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Hearings

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NEWS
November 13, 2014 | Inquirer Editorial Board
City Council's hearings on Philadelphia's energy future should be quite a show, rich with spectacle and irony. The hearings, expected to start today and continue Friday, are in lieu of real consideration of a $1.86 billion deal to sell the Philadelphia Gas Works to Connecticut-based UIL Holdings Corp. Council's schedule coincides with state Public Utility Commission hearings on PGW's high rates and rotting pipes, so Council members clearly want the attention - and voters should provide it, especially since they're all up for reelection next year.
NEWS
February 1, 2013
WHILE PRESIDENT Obama and other elected officials everywhere look for ways to deal with gun violence, Philadelphia City Council wants to be involved in the debate. Councilman Jim Kenney introduced a resolution Thursday calling for hearings to review how effectively the city spends its resources to combat gun violence. "I think if cities' primary responsibility is public safety, we need to see if [District Attorney] Seth [Williams and] Police Commissioner [Charles] Ramsey are getting the resources they need," Kenney said.
NEWS
July 9, 2010
The Pennsylvania Gaming Control Board said today that it scheduled hearings for four applicants vying for the second of two state licenses to run a resort casino with as many as 600 slot machines and 50 table games. The 10 a.m. hearings, to be held in the municipalities where would-be operators want to locate a casino, are: Aug. 30, Hampden Township, Cumberland County, regarding the application of Penn Harris Gaming L.P. Aug. 31, Cumberland Township, Adams County, regarding Mason-Dixon Resorts L.P. Sept.
NEWS
January 10, 1988 | By Gail Krueger-Nicholson, Special to The Inquirer
At the request of a township resident, the East Marlborough supervisors will re-open hearings on reducing housing density in the Willowdale area, where a townhouse development has been proposed. Cuyler Walker, one of three landowners who had petitioned the supervisors to reduce the allowed density to prevent possible construction of 238 townhouses, on Monday asked the supervisors to reopen hearings on the petition. Walker said that private negotiations to reduce the number of planned townhouses had broken down between the landowners and C.L.X.
NEWS
May 5, 1987 | By RON AVERY, Daily News Staff Writer
If a quick survey of public opinion in Center City this morning is any indication, the TV networks won't be setting any ratings records by broadcasting the congressional hearings on the Iran-contra affair. More than half of 25 people surveyed by the Daily News were either totally unaware of the hearings or had only a vague idea that the hearings were beginning. "I heard something about it on the radio this morning," said a middle- aged man stopped by a reporter on Market Street near 8th. "I have no comment.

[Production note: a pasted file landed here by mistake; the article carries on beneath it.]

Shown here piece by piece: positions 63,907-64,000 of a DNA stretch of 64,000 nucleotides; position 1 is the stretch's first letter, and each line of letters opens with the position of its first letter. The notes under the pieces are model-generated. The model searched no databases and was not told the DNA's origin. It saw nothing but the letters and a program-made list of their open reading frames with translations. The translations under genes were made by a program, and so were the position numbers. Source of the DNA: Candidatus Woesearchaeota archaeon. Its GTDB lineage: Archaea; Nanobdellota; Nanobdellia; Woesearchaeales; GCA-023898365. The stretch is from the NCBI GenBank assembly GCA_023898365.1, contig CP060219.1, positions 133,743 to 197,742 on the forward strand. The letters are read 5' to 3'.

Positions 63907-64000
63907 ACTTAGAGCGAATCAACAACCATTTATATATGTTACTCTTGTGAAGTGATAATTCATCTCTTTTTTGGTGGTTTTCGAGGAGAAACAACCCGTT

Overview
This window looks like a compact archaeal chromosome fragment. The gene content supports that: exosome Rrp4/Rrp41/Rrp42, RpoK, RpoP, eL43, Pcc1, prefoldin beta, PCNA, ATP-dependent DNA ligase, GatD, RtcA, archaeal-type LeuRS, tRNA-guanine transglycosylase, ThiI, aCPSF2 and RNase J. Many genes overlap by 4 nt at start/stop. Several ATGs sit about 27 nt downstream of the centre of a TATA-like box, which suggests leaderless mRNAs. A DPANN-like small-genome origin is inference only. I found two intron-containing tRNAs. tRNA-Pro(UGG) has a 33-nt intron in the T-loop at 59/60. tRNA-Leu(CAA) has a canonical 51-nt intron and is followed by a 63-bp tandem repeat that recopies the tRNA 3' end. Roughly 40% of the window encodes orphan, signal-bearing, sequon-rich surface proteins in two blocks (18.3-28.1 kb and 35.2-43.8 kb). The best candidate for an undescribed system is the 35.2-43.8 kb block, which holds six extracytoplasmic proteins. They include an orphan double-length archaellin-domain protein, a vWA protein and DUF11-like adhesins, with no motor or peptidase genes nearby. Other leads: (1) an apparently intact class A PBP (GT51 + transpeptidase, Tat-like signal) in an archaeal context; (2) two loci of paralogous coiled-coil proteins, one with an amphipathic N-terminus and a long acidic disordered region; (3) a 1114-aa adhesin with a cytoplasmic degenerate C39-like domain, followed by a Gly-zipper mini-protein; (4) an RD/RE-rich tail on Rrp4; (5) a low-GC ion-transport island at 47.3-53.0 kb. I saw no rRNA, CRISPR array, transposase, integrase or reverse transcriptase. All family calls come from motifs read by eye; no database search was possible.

NEWS
September 23, 1990 | By Georgia Ashby, Special to The Inquirer
The time had arrived, at Tuesday night's hearing, for attorney and developer David H. Moskowitz to rebut months of testimony before the East Nantmeal Planning Commission on the negative impact his planned development, Morganshire Village, might have on groundwater, roads, safety of the residents and the Great Marsh. But instead, Moskowitz opened his presentation by introducing a hydro- geologist witness - a gambit that was met with the immediate objection of Ronald C. Nagle, attorney for the Planning Commission.
NEWS
March 16, 1990 | By Murray Dubin, Inquirer Staff Writer
Despite heated community opposition, Maximo Santiago, longtime head of the city Human Relations Commission's field office in North Philadelphia, will be temporarily transferred to the commission's Center City offices Monday. Leah Gaskin White, commission executive director, met yesterday with a group of Puerto Rican community leaders opposed to the transfer. After the meeting, White said in an interview: "As far as I'm concerned, we're moving ahead to utilize the services of the North Philadelphia team.
NEWS
June 13, 1987 | By Ben Wattenberg
A British journalist living in Washington and reporting on America decided he would report on America from America, rather than from Washington. His name is Andrew Manderstam of the London Broadcasting Co. His topic was the Iran- contra affair and the congressional hearings about it. Several weeks ago, Manderstam traveled to two American cities, Nashville and Detroit. He arranged meetings with small groups of Americans and, with them, watched videotapes of the hearings. He asked them what they thought about it all. Later, Manderstam made phone calls to more or less ordinary Americans in other parts of the country.
NEWS
September 11, 1988 | By Gail Krueger-Nicholson, Special to The Inquirer
The Birmingham supervisors set hearing dates in October for two controversial developments that would add 253 houses to the township. The supervisors also filled three vacancies on the Planning Commission, which will review the plans before the hearings. On Oct. 19 and 26, the supervisors will hear testimony on a proposal by Brandywine Development Co. for a planned residential development on the Charles Davis Farm. On Oct. 24, the board will conduct its hearing on T.J.E.M.
NEWS
January 18, 1987 | By Tim Wright, Special to The Inquirer
Hearings on a challenge to the zoning ordinance of East Marlborough will continue Wednesday night in the township municipal building. Edward Carney and Richard Jensen, owners of a 27.7-acre site on Route 926, west of Route 82, contend that the ordinance is unconstitutional because it does not allocate enough land for commercial zoning. About 40 residents attended a hearing the supervisors held Monday night on the challenge to the ordinance. "We hope to end the hearings this month," said John Hufford, chairman of the Board of Supervisors.
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NEWS
August 24, 2016 | By Jeremy Roebuck, Staff Writer